However, it's not all street food. There are also the meat and potato plates that require a sit-down with gabel (fork) and messer (knife). These northern foods are a bit different than the stereotypical Bavarian versions of German food people usually picture, but they deliver on taste and authenticity. Whether you eat a modernized interpretation at a Michelin star restaurant or in a traditional Berlin setting, these are the foods you have to try in Berlin.
You can eat pretzels anywhere in Germany. Read up on the food you have to try in Berlin and eat your way through the city from eisbein to döner to pfannkuchen.
Döner kebab, the street food you can find just about everywhere, started in Berlin. This crossover between Turkish immigrants and German palates is a meal symbolic of the multicultural nature of Berlin.
If you have never had one before, you will be drawn in by the massive cones of meat in the window. Upon ordering, the spit is moved closer to the heat and shaved off in salty strips. The meat is then placed in a hearty triangle of Turkish bread with a generous helping of salat (salad) and soße (sauce).
If you aren't in the mood for döner or want to experiment with the wide variety of Turkish food, try köfte, börek, or lahmacun, or a little bit of everything with a Turkish teller (Turkish plate).
Where to Eat Döner Kebab in Berlin
Everyone has their favorite döner stand, usually the most convenient location between your favorite bar and home.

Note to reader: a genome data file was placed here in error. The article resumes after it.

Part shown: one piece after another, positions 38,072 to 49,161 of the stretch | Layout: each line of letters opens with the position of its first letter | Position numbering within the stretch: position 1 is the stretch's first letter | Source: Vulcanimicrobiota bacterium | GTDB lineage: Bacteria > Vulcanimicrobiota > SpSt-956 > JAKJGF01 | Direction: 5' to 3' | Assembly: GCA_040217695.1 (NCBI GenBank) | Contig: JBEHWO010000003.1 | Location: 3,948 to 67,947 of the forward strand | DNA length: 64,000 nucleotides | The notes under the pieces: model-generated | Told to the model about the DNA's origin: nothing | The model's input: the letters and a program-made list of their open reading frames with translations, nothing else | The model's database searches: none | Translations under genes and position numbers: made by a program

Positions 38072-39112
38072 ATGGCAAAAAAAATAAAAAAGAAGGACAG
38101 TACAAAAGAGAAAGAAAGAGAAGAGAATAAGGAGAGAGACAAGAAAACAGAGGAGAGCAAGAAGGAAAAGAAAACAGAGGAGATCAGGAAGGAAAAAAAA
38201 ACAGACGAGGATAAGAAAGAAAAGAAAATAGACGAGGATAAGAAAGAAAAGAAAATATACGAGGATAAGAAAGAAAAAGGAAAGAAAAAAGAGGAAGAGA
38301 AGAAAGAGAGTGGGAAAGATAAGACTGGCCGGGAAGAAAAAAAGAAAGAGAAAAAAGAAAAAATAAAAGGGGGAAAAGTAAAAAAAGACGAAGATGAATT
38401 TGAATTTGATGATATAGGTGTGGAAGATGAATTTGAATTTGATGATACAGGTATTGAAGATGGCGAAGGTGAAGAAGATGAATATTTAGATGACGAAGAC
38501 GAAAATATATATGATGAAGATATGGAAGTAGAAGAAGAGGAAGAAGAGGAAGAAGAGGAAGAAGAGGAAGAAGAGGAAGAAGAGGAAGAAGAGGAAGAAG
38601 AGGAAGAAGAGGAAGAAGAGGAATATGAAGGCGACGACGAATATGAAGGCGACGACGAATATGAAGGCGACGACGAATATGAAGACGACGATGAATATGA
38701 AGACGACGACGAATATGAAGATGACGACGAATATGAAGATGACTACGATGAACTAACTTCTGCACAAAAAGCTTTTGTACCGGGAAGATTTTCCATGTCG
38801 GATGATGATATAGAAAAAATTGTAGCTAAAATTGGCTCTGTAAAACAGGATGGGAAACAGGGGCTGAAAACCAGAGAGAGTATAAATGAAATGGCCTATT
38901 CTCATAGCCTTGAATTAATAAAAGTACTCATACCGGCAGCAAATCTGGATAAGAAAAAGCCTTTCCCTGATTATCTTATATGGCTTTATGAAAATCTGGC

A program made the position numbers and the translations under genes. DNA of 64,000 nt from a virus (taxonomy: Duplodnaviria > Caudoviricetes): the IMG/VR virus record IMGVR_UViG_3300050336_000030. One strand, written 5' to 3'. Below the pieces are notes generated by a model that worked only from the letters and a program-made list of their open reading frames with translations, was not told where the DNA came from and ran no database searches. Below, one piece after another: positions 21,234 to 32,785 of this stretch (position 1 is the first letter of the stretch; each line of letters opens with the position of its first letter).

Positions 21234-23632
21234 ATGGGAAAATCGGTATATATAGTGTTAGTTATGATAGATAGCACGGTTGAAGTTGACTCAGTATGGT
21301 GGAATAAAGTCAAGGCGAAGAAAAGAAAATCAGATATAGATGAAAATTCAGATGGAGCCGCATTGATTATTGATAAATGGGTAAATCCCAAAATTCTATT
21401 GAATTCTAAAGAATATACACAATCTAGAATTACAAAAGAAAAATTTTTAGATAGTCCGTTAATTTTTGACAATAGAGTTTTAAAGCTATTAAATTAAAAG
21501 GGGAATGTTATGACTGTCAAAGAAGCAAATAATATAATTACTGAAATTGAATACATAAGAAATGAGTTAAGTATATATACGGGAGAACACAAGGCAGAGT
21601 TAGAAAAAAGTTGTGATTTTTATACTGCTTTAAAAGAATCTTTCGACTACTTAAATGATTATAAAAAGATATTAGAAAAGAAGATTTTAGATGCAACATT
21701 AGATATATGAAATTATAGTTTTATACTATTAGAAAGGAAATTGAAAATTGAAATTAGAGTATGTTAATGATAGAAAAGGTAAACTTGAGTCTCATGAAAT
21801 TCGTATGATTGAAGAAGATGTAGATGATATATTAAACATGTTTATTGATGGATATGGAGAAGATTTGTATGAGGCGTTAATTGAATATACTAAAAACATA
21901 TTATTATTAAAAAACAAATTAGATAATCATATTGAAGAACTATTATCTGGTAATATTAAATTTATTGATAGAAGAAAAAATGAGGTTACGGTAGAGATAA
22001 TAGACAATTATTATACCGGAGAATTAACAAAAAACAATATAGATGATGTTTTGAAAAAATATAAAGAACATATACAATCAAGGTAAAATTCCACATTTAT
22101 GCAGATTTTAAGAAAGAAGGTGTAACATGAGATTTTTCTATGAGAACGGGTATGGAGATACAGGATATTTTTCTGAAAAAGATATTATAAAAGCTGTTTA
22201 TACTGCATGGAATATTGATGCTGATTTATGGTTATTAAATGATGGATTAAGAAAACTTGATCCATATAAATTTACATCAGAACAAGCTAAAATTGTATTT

If you want the best, however, the Berlin-based institution of Imren Grill is worth seeking out. Imren's meat is hand-laid and accompanied by house-made sauces.
An East German version of meatballs, Königsberger Klopse are named after the Prussian capital of Königsberg (now Kaliningrad). The dish outlived its namesake as the city was destroyed by Allied bombings and taken by the Russians.
Any reference to Königsberg was forbidden under DDR rule and it was renamed kochklöpse by the party, although the people preferred the name revanchistenklöpse (revisionist meatballs).
It regained its original name after the fall of the DDR and is still popular today. The meatballs come covered in a creamy sauce with capers and lemon, served with boiled potatoes.
Where to Eat Königsberger Klopse in Berlin
Though the origin story floats somewhere between Hamburg and Berlin and this sausage dish can be enjoyed anywhere in the country, currywurst is truly unmissable in the hauptstadt (capital).
Bratwurst is sliced and served atop pommes (french fries), doused in curry ketchup topped with a sprinkle of curry powder. It is almost always delivered with a dainty plastic fork and you can order it mit oder ohne (with or without) skin.
Where to Eat Currywurst in Berlin
The northern version is eisbein, pickled ham hock. Just as impressive on a plate, it is cured and boiled so rather than crackling skin it is ridiculously juicy. Eisbein is paired with sauerkraut and erbspüree (pureed peas) and — of course — potatoes.
Where to Eat Eisbein in Berlin
Blutwurst (blood sausage) has an unappetizing reputation, but it is a definitive and delicious Berlin food.